Asian stocks tumble as Beijing fires back at the US


Equity markets across Asia tumbled as the world capital market scurried for cover after Beijing’s tit-for-tat retaliation against the US tariff hikes on China products.

China’s announcement to impose a 25% tariff on US$50 billion (RM193.5 billion) worth of US goods, affecting 106 products including soybeans, airplanes and cars, sent shockwaves across the region’s equity markets.

Malaysia’s main index plummeted to its lowest point since Jan 4 this year, dropping 34.84 points to close at 1,815.94 yesterday, erasing billions of market capitalisation after news of the escalating tension between the US and China.

Investors reacted negatively to Beijing’s announcement, disposing of shares towards the tail end of trading. The main index dropped to a day-low of 1,811.56 at 4.30pm yesterday in just 15 minutes.

Asian markets also shuddered with Hong Kong’s Hang Seng falling 74.11 points to 4,100.17, Singapore’s Straits Times Index down by 72.45 points at 3,339.70 and South Korea’s Kospi Index lower by 34.37 points at 2,408.06.

Beijing’s action was expected after the Donald Trump-led US administration imposed a 25% levy on US$50 billion worth of Chinese imports across 1,300 categories, in what is becoming a trade confrontation between the world’s two largest economies.

CIMB Investment Bank Bhd head of Malaysia research and regional head of agribusiness research Ivy Ng said the news related to the Washington-Beijing trade barbs would determine the direction of the local bourse in the near term.

“The sell-off is a response to concerns over trade developments between the US and China, with both countries announcing tariffs recently. This has created a lot of uncertainty relating to trades,” she told The Malaysian Reserve (TMR).

“Investors are reacting to these concerns and waiting to see if the growing trade war will escalate or be resolved,” she said.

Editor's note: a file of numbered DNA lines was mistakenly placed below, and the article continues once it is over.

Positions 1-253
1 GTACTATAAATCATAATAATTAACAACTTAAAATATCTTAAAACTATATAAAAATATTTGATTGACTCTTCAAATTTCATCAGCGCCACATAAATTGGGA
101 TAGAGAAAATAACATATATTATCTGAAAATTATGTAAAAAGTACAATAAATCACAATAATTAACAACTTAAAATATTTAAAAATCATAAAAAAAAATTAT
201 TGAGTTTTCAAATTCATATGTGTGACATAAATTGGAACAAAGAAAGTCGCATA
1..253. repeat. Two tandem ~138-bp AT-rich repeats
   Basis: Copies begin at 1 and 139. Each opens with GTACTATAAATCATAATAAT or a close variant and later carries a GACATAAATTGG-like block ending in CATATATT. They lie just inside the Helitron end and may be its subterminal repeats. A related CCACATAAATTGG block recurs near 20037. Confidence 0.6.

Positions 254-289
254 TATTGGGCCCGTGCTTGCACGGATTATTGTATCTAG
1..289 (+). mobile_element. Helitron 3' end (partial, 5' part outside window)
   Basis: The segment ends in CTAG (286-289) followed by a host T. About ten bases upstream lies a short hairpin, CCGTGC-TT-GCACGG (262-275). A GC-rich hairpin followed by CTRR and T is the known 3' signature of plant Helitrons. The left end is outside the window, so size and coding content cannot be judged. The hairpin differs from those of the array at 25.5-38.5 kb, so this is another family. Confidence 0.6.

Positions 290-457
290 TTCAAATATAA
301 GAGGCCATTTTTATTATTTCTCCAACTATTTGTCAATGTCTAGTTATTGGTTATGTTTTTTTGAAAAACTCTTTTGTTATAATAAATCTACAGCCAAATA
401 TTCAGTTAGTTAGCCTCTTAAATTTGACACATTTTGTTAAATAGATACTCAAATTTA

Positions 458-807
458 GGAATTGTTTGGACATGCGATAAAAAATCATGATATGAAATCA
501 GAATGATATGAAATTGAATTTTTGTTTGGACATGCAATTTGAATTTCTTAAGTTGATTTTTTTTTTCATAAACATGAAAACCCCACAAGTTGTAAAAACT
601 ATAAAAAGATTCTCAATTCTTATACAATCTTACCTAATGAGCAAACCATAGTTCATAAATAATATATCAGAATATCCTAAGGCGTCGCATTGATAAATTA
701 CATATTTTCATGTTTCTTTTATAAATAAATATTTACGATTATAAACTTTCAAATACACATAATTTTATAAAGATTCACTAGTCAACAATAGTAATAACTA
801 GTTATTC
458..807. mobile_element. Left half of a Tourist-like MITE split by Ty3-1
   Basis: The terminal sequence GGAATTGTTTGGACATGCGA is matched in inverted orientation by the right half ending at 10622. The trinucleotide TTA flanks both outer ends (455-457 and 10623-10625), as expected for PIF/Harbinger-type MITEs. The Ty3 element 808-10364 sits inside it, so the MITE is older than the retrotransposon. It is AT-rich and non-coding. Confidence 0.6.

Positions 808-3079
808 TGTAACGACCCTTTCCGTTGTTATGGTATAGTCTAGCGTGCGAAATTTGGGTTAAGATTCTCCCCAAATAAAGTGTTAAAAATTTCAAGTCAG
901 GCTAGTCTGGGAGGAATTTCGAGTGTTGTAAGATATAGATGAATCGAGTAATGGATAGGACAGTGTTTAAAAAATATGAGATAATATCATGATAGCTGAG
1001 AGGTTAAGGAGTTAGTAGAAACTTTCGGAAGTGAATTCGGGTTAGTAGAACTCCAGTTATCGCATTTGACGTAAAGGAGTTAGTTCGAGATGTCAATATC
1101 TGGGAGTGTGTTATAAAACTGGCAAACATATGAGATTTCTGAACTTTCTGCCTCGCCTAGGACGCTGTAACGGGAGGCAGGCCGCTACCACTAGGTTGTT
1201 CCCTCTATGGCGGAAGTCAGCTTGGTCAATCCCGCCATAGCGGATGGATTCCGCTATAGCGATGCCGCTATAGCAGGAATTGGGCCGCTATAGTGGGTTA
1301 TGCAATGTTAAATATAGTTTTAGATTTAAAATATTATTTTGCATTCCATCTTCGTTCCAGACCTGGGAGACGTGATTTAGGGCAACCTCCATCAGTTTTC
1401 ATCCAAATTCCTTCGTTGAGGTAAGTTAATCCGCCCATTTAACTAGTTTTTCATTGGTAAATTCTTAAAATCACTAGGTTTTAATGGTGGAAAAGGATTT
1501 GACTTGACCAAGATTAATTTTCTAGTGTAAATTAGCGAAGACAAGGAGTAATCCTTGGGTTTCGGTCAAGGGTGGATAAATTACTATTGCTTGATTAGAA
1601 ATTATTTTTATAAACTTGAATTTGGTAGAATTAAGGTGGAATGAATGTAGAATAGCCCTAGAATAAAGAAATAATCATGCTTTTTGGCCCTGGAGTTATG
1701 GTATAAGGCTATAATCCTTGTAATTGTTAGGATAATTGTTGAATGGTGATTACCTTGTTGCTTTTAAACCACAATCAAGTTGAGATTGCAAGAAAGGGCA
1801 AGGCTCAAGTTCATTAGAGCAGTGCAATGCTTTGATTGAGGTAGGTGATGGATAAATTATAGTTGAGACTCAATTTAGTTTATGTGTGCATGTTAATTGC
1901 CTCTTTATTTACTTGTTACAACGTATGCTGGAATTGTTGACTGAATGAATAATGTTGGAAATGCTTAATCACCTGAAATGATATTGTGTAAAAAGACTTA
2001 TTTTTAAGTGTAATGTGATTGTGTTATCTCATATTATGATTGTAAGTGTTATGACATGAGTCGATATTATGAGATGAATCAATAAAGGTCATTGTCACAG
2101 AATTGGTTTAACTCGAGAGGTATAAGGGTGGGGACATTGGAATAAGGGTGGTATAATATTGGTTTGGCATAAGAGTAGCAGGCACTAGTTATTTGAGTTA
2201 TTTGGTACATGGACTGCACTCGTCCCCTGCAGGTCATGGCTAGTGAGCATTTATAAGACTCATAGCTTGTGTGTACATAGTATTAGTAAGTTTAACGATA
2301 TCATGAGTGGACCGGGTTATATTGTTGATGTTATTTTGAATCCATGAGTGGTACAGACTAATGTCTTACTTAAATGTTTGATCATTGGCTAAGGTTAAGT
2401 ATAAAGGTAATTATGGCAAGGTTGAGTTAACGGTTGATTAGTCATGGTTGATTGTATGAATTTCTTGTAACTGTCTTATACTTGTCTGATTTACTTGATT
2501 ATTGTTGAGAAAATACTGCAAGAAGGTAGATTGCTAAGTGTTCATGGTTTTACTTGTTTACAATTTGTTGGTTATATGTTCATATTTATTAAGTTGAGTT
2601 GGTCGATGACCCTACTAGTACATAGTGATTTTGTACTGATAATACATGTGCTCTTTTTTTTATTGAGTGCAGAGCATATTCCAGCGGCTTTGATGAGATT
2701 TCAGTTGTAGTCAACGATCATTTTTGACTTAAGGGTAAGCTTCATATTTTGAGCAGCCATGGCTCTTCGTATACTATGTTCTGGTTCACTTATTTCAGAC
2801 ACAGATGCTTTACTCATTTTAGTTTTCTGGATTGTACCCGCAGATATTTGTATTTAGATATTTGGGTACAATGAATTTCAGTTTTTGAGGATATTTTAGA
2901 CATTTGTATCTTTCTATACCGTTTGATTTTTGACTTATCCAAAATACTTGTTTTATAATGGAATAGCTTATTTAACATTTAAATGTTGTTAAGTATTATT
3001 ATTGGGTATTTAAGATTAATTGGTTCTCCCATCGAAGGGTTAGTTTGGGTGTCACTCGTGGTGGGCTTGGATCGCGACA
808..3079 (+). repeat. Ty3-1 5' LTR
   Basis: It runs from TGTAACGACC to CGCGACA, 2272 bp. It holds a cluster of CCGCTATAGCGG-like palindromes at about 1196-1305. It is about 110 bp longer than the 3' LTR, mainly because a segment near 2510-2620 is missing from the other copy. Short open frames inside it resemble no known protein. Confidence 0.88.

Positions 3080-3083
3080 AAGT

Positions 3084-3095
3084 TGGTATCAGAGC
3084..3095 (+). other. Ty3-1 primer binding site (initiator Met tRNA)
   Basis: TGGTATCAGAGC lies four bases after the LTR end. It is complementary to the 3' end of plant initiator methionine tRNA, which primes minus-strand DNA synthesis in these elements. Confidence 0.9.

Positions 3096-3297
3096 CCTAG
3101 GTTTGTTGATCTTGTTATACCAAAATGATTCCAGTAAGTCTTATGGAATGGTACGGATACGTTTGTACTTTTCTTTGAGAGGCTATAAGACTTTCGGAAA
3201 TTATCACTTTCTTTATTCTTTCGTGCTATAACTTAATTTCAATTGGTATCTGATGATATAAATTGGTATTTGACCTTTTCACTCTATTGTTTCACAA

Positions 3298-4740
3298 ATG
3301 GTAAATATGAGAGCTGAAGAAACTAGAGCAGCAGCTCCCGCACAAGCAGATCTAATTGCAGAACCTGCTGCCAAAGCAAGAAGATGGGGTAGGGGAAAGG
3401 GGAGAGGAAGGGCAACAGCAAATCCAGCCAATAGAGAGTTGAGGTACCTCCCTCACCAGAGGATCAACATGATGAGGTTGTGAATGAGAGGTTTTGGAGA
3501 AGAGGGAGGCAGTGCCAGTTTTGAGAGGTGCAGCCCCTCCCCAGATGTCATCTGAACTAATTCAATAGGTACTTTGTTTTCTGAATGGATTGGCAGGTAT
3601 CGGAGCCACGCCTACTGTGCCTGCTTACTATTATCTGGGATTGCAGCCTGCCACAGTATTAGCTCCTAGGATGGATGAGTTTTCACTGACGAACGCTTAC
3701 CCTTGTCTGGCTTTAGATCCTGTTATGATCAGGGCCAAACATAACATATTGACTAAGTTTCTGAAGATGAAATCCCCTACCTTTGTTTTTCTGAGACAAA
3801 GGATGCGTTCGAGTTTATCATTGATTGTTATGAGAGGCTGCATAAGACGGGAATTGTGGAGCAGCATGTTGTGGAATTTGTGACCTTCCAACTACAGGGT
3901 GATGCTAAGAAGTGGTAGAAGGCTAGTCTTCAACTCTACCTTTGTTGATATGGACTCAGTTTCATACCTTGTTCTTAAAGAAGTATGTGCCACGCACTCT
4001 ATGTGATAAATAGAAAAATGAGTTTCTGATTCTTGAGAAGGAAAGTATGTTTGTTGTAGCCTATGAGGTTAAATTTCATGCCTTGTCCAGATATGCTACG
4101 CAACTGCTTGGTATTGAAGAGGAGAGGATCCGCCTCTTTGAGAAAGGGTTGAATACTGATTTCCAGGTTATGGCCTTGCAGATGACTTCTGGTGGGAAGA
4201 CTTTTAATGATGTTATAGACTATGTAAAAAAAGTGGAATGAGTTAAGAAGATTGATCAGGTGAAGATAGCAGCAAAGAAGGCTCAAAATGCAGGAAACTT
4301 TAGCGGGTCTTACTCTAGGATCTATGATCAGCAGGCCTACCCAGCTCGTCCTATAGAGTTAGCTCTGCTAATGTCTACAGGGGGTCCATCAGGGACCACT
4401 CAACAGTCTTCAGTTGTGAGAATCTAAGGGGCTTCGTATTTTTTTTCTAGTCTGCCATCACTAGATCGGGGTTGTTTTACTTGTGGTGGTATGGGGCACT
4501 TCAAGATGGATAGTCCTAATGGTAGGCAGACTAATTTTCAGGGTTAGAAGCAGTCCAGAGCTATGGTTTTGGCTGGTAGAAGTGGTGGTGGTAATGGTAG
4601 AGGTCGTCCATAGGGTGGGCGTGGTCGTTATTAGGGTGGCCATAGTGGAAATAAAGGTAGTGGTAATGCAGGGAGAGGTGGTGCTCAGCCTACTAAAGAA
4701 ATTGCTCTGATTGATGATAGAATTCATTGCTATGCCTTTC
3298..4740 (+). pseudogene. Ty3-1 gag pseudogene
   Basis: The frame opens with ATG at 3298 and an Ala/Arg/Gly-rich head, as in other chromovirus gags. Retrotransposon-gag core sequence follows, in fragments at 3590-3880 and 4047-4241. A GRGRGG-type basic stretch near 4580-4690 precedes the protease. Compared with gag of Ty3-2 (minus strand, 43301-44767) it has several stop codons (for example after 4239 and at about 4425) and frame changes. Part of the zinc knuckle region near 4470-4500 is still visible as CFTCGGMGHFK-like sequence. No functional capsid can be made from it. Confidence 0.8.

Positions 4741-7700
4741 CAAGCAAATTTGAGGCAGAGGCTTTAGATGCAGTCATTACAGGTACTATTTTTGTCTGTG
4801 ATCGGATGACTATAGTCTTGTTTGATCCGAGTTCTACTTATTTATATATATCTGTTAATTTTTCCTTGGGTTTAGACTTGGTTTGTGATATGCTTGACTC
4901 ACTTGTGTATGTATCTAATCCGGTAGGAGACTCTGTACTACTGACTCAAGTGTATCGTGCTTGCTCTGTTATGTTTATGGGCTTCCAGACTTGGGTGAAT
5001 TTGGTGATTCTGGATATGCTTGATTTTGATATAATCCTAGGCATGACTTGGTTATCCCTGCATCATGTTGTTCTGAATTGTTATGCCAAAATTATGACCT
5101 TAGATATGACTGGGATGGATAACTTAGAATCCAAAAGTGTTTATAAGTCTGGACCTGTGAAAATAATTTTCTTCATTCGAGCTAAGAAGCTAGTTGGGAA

Ng said the bulk of the investors are now on profit- taking activities, trimming down their exposures to Malaysian equities and other risk-based assets, and will return to the market once certainty is in the market.

However, there is little clarity at the moment on just how far both Washington and Beijing would take their war, she said.

Inter-Pacific Securities Sdn Bhd head of research Pong Teng Siew said the trade war could prolong as both countries have the economic capability to carry out “targeted retaliation”.

“Unlike the trade war between Japan and the US in the 1980s, where the former could not retaliate due to the lack of leverage, China’s economy is about half the size of the US, and the trade balance between the two countries is in favour of China,” Pong told TMR.

As a worst-case scenario, he said a trade war between the US and China will result in a global recession by year-end or early 2019, as the majority of economies are highly trade-dependent.

The expectation that the Parliament will be dissolved as early as tomorrow, ahead of the 14th General Election (GE14), has also added to the anxiety.

Prime Minister Datuk Seri Mohd Najib Razak is expected to launch Barisan Nasional’s manifesto this Saturday.

Ng said this has prompted foreign investors to sell or find reasons to sell due to concerns over the outcome of the GE14.

However, Pong said GEs have generally had a positive impact on stock prices, though this is expected to be muted due to the growing uncertainty surrounding the direction of global trade.

“Assuming that the ruling coalition remains in power, the impact of the GE14 is expected to be relatively neutered as investors will be reluctant to buy Malaysian equities against a backdrop of global trade uncertainties.”